Steve Barclay (2nd R), Director of Hong Kong Economic and Trade Office in New York, rings the ceremonial closing bell at the New York Stock Exchange in New York, the United States, June 30, 2017. The New York Stock Exchange (NYSE) on Friday marked the 20th anniversary of Hong Kong's return to China with a special closing bell ringing ceremony. (Xinhua/Wang Ying)
NEW YOKR, June 30 (Xinhua) -- The New York Stock Exchange (NYSE) on Friday marked the 20th Anniversary of the establishment of the Hong Kong Special Administrative Region (HKSAR) with a special closing bell ringing ceremony.
Witnessed by many traders as well as some guests and journalists on the trading floor, Steve Barclay, Director of Hong Kong Economic and Trade Office, New York, rang the ceremonial closing bell at the NYSE, located in the heart of New York's financial district, at 4:00 p.m. (2000 GMT) Friday.
The guests cheered and applauded as Barclay, flanked by NYSE officials, rang the closing bell, signaling the end of market day.
"Today is the 20th Anniversary of Hong Kong's return of sovereignty to China. Hong Kong is one of the world's great financial centers, and we thought it is very appropriate to come to one of the other great financial centers, here in New York, to ring the closing bell of the NYSE on June 30, just a few hours before the exact timing of the 20th anniversary," Barclay said at the ceremony.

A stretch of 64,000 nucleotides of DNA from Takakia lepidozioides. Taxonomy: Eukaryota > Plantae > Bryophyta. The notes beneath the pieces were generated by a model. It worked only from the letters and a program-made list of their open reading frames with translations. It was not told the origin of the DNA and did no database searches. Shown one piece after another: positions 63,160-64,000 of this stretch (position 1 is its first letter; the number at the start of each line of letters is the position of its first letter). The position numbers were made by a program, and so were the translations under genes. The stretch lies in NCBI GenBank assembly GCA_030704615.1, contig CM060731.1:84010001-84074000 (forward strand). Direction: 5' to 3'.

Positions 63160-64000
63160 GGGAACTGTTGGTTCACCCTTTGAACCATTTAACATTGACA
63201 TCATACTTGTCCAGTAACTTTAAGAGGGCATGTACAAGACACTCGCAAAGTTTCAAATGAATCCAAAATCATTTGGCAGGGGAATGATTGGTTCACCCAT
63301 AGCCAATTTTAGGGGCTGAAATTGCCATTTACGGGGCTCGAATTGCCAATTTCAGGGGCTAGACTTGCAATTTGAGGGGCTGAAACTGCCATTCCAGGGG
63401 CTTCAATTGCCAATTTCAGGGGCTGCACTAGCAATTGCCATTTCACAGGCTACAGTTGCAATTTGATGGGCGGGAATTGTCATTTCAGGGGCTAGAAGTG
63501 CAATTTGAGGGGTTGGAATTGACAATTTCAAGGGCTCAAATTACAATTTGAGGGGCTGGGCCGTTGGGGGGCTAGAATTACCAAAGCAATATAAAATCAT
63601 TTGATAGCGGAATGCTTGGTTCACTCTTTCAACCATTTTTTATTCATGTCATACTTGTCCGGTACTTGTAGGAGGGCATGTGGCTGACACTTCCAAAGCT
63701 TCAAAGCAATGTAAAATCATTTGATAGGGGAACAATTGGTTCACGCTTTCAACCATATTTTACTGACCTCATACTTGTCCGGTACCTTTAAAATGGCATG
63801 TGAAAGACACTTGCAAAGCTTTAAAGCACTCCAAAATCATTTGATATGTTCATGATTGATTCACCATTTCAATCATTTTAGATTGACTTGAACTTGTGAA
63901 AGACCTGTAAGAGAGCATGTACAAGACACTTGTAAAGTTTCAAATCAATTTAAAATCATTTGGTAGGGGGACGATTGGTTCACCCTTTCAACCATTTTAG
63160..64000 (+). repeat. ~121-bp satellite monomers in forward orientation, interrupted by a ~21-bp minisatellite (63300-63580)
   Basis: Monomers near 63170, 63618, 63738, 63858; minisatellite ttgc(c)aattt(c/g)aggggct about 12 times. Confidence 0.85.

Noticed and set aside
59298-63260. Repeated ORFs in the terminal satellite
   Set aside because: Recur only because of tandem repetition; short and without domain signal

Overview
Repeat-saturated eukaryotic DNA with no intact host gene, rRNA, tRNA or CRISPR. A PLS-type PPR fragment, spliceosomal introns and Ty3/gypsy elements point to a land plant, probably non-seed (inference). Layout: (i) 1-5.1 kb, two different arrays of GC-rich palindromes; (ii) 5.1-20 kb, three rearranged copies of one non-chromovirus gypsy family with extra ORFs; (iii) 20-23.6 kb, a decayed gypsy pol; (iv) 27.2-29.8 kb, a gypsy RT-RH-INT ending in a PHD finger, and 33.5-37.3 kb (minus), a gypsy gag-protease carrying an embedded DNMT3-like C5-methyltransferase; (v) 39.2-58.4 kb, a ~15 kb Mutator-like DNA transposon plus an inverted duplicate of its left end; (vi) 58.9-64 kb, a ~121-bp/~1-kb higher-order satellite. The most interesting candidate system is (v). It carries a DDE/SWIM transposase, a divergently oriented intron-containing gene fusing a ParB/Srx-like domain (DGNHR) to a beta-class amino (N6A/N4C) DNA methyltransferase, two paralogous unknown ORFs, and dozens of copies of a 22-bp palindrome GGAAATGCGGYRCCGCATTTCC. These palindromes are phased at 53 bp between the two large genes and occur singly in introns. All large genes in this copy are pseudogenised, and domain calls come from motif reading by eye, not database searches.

Established in 1792, the NYSE is also celebrating its 225th anniversary this year, with both Hong Kong companies and Chinese mainland corporates being a very important part of NYSE today, echoed Chris Taylor, Vice President of NYSE Listings & Services.
"If you look back 20 years ago, just before the handover, many people were very pessimistic about Hong Kong's future. Looking at Hong Kong today, it's still a shining beacon of prosperity, of business, of freedom," Barclay told Xinhua.
"Those people's predictions of the failure of Hong Kong do not come true," he added. "If you see any predictions today that the next 20 years will not be a success, I promise you those will not come true as well."
Barclay noted that Hong Kong succeeds because it has been able to retain the best of what existed before, combined with the opportunities of access to mainland China.
"I retire at the end of next month, and I'm retiring in Hong Kong, that is my vote of confidence," said Barclay, referring to the outlook of Hong Kong.